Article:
10. "Turner Artwork". Tate Britain. 2013. http://www.tate.org.uk/art/artworks/turner-aysgarth-force-richmondshire-tw1080. Retrieved 25 March 2013. 
  11. "Film Location". Internet Movie Database. 2013. https://www.imdb.com/search/title?locations=Aysgarth%20Falls,%20Aysgarth,%20Wensleydale,%20North%20Yorkshire,%20England,%20UK. Retrieved 25 March 2013. 
  12. National Heritage List England no. 1008878: Castle Dykes Henge (Historic England)
  13. "Youth Hostel". Disqus.com. 2013. http://www.youthhostelsguide.com/hostels/view/7. Retrieved 25 March 2013.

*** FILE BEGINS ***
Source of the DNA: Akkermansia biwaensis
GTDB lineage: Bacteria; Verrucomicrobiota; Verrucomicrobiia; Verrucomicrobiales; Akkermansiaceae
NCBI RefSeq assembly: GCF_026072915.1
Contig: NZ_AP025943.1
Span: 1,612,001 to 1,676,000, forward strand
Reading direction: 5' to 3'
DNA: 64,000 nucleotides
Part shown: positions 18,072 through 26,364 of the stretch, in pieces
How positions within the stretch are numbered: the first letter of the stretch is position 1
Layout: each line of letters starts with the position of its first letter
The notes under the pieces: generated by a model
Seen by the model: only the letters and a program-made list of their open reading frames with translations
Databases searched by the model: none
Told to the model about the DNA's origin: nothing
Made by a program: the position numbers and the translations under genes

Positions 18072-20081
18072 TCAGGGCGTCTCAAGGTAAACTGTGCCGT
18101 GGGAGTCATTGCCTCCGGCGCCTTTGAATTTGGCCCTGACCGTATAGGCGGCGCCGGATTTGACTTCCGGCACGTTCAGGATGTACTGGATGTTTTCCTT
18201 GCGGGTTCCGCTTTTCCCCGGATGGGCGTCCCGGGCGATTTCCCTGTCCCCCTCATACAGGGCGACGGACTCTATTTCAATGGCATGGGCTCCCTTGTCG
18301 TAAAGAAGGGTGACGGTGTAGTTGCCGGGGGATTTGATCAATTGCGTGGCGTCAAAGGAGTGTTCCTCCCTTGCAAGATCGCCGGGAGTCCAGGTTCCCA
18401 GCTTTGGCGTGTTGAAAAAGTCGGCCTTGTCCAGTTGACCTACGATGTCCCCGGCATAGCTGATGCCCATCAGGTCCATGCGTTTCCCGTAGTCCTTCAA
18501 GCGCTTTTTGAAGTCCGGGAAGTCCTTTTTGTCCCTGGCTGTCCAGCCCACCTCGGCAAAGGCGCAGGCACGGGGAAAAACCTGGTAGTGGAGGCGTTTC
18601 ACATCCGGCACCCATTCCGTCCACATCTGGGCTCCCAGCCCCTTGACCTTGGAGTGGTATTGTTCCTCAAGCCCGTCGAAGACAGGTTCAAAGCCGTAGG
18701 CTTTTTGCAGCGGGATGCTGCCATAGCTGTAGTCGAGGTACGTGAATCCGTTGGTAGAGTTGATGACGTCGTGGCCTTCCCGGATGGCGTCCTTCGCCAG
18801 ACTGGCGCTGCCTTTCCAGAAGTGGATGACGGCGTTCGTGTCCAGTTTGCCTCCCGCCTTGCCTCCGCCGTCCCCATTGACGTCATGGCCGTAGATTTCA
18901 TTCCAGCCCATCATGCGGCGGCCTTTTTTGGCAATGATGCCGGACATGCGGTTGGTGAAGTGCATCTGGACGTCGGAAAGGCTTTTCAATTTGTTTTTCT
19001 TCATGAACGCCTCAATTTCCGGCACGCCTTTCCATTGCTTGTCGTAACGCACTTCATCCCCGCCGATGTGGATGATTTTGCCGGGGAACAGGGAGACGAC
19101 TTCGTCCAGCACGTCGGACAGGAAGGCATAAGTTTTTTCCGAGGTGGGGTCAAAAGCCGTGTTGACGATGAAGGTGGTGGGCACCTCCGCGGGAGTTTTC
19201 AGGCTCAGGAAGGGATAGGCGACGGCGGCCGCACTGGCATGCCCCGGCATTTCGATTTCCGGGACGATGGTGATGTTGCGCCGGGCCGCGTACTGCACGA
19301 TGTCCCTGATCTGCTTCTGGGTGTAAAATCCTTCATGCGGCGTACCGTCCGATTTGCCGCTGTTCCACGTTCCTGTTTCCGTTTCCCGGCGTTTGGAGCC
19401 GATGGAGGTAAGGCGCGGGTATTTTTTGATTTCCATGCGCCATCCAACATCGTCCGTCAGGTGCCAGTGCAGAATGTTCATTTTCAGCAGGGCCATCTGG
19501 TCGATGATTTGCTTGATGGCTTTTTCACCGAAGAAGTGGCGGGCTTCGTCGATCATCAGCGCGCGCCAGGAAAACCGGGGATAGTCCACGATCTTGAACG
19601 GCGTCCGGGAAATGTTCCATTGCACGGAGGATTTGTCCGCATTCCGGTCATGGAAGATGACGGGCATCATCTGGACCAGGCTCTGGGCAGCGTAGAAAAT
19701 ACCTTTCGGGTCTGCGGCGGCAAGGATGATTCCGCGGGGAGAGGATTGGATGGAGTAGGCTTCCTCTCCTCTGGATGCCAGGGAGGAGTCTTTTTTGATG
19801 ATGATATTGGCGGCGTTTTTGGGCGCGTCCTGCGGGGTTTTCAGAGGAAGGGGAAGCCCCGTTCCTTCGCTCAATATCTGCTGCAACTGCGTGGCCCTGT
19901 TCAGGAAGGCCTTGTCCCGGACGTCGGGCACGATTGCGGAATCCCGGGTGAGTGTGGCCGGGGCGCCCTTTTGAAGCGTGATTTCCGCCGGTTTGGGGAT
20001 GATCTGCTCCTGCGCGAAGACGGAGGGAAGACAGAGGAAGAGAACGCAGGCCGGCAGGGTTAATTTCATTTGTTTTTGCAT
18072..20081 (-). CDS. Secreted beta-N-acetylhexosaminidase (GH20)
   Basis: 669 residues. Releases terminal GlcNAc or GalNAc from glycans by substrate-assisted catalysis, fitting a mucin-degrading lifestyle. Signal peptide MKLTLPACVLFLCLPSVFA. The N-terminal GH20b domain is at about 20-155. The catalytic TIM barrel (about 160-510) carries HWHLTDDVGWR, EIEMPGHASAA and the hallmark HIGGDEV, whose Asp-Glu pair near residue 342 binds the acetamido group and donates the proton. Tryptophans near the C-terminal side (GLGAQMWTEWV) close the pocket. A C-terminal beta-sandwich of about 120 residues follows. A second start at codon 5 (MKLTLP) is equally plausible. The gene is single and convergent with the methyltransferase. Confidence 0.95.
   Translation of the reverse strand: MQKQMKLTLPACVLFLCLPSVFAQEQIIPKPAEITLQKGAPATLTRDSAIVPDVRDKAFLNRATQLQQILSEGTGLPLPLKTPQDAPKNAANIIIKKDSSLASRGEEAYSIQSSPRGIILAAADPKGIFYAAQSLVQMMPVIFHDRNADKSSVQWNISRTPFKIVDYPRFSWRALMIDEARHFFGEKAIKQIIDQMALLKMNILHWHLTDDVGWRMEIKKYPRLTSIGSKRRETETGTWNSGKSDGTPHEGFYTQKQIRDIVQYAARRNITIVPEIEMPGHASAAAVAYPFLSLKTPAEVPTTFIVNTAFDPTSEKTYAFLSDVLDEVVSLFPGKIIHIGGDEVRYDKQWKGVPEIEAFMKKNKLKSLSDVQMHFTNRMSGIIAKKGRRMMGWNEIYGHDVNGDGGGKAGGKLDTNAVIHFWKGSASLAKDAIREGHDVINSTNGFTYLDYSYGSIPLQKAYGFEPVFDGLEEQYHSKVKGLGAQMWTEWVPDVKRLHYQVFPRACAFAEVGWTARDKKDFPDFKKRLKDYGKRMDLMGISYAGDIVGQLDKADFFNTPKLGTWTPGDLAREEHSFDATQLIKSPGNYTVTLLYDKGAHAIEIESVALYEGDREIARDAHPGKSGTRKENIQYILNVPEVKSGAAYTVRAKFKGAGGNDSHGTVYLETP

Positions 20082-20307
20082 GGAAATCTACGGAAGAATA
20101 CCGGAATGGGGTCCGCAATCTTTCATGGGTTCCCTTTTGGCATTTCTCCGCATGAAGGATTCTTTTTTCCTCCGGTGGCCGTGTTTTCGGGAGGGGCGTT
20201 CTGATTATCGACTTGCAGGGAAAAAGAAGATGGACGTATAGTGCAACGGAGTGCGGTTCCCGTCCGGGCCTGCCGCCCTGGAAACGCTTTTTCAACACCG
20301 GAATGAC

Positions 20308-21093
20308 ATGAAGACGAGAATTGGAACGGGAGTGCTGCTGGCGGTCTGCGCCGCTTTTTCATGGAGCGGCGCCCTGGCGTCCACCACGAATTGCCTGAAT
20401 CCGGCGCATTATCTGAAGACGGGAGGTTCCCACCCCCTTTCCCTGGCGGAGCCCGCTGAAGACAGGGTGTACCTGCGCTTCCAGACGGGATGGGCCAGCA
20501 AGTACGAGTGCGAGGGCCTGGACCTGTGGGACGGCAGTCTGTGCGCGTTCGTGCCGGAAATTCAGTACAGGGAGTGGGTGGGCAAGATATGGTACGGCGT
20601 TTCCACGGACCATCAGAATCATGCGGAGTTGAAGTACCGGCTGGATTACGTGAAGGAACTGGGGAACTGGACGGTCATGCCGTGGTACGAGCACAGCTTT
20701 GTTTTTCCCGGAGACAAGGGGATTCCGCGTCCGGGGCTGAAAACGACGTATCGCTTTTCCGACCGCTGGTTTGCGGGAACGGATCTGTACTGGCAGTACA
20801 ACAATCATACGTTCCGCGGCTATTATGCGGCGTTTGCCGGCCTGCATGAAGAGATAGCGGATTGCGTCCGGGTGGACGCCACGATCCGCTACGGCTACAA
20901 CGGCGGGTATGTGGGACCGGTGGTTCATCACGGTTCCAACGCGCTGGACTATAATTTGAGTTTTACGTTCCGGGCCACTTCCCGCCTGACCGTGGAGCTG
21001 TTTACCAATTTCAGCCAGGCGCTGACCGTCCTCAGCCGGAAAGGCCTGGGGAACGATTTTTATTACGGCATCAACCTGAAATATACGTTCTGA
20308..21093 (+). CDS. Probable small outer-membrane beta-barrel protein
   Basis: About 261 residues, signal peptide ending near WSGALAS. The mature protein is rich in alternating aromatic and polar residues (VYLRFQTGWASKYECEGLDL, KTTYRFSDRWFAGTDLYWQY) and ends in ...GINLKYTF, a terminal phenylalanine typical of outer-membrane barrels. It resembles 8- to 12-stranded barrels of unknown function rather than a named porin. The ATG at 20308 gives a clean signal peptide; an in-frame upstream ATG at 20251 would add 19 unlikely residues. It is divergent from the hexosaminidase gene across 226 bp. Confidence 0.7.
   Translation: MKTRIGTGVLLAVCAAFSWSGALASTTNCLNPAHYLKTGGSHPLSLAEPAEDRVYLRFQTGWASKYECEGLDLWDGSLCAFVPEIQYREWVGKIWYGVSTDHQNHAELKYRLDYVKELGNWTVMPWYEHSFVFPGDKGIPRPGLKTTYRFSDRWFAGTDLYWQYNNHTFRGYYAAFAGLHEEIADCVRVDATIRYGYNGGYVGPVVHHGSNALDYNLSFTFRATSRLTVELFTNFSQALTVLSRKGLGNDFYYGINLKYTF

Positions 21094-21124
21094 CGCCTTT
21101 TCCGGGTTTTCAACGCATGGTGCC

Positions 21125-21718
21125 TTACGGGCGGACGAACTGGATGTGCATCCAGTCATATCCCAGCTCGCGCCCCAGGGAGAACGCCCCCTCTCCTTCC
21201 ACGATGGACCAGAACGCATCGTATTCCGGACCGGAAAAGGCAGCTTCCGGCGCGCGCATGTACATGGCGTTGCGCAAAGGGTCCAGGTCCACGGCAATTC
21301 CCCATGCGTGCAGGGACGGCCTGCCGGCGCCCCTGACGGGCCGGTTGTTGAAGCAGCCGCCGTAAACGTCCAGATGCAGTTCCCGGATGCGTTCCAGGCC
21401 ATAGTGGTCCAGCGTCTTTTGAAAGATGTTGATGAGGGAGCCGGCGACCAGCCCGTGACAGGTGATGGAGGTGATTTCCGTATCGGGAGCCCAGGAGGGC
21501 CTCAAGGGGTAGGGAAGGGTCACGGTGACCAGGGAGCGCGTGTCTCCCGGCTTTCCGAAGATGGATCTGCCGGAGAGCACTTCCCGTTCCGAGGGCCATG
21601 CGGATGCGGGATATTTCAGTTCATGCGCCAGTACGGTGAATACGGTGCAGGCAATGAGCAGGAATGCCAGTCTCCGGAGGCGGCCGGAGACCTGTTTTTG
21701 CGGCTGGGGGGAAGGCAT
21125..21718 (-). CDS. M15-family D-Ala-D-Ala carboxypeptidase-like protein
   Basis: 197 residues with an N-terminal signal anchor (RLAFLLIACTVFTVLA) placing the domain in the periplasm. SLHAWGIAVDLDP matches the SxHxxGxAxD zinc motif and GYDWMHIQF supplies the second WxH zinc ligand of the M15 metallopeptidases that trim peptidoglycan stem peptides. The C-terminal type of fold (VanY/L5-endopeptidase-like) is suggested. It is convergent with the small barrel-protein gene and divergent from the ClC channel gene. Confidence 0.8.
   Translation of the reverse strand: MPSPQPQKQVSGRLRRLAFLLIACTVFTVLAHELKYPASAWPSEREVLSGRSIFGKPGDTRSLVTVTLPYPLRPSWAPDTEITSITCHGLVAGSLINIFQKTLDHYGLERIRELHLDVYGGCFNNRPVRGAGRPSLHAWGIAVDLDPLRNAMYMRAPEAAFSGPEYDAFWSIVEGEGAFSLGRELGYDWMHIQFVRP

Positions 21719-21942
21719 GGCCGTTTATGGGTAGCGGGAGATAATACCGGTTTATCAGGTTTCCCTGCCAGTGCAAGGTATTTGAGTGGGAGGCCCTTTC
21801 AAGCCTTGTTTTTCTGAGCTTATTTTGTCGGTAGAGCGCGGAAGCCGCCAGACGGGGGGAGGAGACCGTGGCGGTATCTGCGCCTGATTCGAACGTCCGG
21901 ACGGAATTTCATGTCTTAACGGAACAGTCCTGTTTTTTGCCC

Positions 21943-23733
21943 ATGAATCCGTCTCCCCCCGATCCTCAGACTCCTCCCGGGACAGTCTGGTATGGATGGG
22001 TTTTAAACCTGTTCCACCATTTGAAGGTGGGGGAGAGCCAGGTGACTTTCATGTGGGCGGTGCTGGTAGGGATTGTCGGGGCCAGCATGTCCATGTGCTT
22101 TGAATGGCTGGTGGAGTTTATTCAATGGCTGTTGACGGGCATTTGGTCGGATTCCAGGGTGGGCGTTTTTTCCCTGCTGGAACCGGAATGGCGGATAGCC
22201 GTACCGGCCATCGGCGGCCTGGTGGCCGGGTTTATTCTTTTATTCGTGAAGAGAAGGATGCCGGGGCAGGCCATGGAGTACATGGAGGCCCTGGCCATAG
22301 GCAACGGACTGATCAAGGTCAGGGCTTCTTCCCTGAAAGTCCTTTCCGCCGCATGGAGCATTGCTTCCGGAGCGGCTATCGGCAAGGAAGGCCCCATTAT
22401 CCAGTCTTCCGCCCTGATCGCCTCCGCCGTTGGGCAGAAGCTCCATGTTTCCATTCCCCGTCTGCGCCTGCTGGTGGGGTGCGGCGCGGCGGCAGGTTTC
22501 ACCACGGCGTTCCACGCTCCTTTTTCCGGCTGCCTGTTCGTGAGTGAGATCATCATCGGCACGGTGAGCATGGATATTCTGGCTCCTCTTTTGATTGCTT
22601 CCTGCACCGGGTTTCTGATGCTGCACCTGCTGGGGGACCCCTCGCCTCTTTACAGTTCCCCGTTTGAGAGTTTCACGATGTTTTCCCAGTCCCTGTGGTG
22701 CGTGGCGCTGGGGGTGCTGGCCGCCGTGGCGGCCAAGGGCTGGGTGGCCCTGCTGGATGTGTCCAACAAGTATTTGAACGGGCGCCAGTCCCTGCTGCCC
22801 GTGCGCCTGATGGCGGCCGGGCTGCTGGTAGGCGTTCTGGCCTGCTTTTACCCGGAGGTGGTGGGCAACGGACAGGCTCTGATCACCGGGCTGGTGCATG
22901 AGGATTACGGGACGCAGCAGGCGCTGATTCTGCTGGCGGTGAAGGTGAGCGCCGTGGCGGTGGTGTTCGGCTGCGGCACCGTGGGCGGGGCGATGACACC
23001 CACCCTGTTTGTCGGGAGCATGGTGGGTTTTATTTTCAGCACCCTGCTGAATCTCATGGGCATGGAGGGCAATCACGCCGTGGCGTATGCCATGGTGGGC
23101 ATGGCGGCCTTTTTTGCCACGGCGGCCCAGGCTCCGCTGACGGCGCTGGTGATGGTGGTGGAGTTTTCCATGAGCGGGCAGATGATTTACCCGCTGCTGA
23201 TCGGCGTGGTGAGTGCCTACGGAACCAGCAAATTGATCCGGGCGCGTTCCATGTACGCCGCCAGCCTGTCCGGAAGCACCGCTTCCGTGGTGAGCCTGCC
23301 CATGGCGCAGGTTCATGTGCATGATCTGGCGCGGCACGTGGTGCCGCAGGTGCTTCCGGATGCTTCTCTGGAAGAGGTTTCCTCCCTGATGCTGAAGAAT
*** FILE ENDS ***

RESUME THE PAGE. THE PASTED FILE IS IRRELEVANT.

14. "About us". Aysgarth Falls Hotel. http://www.aysgarthfallshotel.com/about-us. Retrieved 17 September 2016. 
  15. Baddeley, Mountford John Byrde (1890). Yorkshire. Maps and plans by Bartholomew, Volume 2. London: Dulau. p. 70. https://archive.org/details/yorkshiremapspla02badd. Retrieved 17 September 2016. 
  16. Baines, Edward (1823). History, Directory & Gazetteer of Yorkshire, Vol. II: East & North Ridings, 1823. Leeds: Edward Baines at the Leeds Mercury office. pp. 408–9. https://books.google.co.uk/books?id=-xgHAAAAYAAJ. Retrieved 17 September 2016. 
  17. "Real Ale, Real Welcome!". The George and Dragon Inn, Aysgarth, Leyburn, North Yorkshire. http://www.georgeanddragonaysgarth.co.uk/. Retrieved 25 March 2013. 
  18. National Heritage List England no. 1301553: The George and Dragon, Aysgarth (Historic England)